A different point of view on building AI system

Sorry, I should have started that with “I suspect that…” instead of “I have no doubt that…”

Note that I am not affiliated in any way with Numenta. It would even be a bit of a stretch to assume that I am an HTM expert. I’m just a random developer who is having fun exploring HTM :slight_smile:

I ment a sequence. If the HTM sees sequence “A” -> “B”, then after input “A” it would expect “B” (depolarize SDR “B”). In my example, the model sees sequence “apple” -> “red light” (e.g. red light bulb comes on). Then we show it a “banana” and expect the model to predict “red light”.
The point is, as far as I know, the HTM has only two ways to depolarize predicted patterns: by the previous pattern on the same level or by representations from a higher level. But a “banana” doesn’t connect to the “red light”. And the model doesn’t have high-level representation for “red light” yet.
So, I don’t see how the HTM could predict the appearance of “red light” after it sees a fruit.

Let’s say I told you some random word “апельсин”. You would certainly create SDR for this pattern. Then I tell you that “the word I told you - a fruit”. So, does it change the SDR of “апельсин” or does it change the SDR for “fruit”? Because if it doesn’t, we won’t have any overlapping bits between those two SDRs.

If I say “I saw a bat flying in the woods”, you definitely would understand what I mean. The representation “Bat (baseball)” would be completely inhibited.
If I say “I bought a bat in a store”, you wouldn’t even think about “Bat (animal)”.
So there are gotta be two separate SDRs for “Bat (animal)” and “Bat (baseball)”. Which definitely have some overlapped bits, but very little. Different contexts activate different SDR “bat”.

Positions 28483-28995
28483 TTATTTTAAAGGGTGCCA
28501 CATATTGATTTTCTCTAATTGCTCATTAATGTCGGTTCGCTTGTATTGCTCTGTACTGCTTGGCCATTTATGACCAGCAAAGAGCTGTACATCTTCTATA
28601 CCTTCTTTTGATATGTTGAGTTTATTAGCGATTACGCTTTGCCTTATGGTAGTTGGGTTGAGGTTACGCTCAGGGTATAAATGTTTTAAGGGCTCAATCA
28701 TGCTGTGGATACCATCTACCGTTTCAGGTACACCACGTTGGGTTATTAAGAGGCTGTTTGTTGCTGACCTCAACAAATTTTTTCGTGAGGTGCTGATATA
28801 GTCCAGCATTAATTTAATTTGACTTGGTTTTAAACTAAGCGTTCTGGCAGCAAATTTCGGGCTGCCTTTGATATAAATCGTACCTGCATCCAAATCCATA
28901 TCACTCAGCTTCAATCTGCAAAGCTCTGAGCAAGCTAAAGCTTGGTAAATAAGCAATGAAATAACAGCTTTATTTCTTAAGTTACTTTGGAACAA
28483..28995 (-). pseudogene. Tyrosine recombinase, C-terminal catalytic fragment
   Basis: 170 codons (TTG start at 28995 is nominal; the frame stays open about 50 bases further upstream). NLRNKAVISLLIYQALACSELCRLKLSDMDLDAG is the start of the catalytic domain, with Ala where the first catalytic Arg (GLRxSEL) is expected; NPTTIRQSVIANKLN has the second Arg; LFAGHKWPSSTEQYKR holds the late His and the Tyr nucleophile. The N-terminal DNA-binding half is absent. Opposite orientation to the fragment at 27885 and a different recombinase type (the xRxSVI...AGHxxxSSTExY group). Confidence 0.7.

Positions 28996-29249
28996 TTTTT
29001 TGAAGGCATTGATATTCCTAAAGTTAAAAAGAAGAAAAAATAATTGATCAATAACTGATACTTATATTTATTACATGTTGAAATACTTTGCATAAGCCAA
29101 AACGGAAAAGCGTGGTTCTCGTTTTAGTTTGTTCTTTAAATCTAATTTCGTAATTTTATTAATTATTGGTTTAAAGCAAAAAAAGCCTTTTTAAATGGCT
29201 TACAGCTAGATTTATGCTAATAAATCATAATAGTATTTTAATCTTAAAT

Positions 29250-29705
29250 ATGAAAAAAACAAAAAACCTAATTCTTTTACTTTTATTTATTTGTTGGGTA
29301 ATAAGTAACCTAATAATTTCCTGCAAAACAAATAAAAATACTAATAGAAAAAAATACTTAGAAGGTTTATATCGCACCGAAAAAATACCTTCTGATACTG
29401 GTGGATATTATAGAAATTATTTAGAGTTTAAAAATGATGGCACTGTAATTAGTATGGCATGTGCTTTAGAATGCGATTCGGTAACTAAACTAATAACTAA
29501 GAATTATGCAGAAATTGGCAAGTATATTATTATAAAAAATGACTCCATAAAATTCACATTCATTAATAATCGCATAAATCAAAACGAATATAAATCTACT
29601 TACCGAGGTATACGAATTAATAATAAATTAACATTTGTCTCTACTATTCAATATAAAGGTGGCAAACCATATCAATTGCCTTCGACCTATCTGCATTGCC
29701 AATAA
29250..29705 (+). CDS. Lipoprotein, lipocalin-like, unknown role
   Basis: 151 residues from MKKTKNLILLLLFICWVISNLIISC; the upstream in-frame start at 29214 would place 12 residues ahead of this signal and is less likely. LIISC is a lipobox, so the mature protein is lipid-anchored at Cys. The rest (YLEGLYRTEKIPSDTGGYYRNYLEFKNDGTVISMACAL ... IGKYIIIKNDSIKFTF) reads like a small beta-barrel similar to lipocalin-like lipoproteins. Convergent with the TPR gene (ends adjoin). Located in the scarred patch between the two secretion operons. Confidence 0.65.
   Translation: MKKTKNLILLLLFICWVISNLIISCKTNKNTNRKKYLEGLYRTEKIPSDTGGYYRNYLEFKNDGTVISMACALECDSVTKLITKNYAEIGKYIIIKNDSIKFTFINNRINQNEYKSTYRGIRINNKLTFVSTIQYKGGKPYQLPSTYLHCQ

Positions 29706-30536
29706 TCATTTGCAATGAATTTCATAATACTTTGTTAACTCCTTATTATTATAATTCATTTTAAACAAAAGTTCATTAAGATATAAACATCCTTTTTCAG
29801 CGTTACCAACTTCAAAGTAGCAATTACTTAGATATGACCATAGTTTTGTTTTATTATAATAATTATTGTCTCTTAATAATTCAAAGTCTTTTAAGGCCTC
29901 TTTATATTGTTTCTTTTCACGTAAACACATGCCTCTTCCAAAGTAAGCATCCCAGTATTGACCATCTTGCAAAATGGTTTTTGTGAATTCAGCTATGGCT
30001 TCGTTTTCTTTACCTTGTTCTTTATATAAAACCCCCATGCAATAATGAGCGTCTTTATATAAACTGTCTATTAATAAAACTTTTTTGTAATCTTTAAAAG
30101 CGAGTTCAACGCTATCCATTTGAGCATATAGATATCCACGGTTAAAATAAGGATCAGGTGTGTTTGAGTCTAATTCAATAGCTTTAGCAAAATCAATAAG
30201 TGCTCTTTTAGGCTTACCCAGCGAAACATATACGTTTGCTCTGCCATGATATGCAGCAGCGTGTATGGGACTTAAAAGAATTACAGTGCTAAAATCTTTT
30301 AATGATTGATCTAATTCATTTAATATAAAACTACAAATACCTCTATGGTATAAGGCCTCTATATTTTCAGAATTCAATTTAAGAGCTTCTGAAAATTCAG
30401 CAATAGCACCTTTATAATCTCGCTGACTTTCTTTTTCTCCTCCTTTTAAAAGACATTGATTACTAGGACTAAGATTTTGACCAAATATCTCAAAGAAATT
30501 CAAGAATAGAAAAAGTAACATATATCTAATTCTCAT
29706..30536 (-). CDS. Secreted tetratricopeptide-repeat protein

I have to say, there is really hard time to make fixed universal representation, which would have overlapping bits with every other necessary representation and fit for every possible case. We can’t rely on fixed hierarchy. It should be dynamic.
In my experience, we don’t have “Grandmother neuron” (or “Grandmother SDR”). We just have thousands of neurons representing grandmother in different contexts.

This task I successfully tested in my program. If I tell you to count elephants, you would easily do that without specific training. That’s not so hard.

Nope. Not really. More than enough to just do the sequence and connect number to a pattern of the object. I can come up with examples, if necessary.

So, that’s what I did differently. I was developing everything at once. And didn’t use anything which wouldn’t work in all cases. That’s hard but gives a big picture. And currently, my program can’t be separated on individual elements. Now it’s one relatively simple algorithm which does everything.

About the “location signal”. My point is why would we even need a location signal? Please, could you give me an example of the task which we absolutely can’t do by current (even HTM) methods and need a “location signal”?

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Thank you for the honest reply, Matt. I totally understand.

I think the HTM is great and I sincerely wish you good luck. I’m very interested in your further publications.
The HTM is one of the best AI theories modeling how the brain works.

I hope to see your opinion when I publish a paper.
Could you recommend someone how could help me with the publication or would be interested in the implementation of a suitable prototype?

You have hinted at the answer when you mentioned predicted patterns on the same level. The representation for the concept “fruit” doesn’t have to be higher in the hierarchy than the concepts for “apple” or “banana”. These can all three be sibling concepts (existing in the same levels of the hierarchy). What matters from the perspective of heirarchy is that the lower-level inputs or abstractions which make up these concepts and which are spread across multiple areas in the cortex need to converge up a pyramid hierarchy so that representations can be formed for them in an area of cells that are physically close to each other. This allows those representations to share semantics as overlapping bits in their SDRs.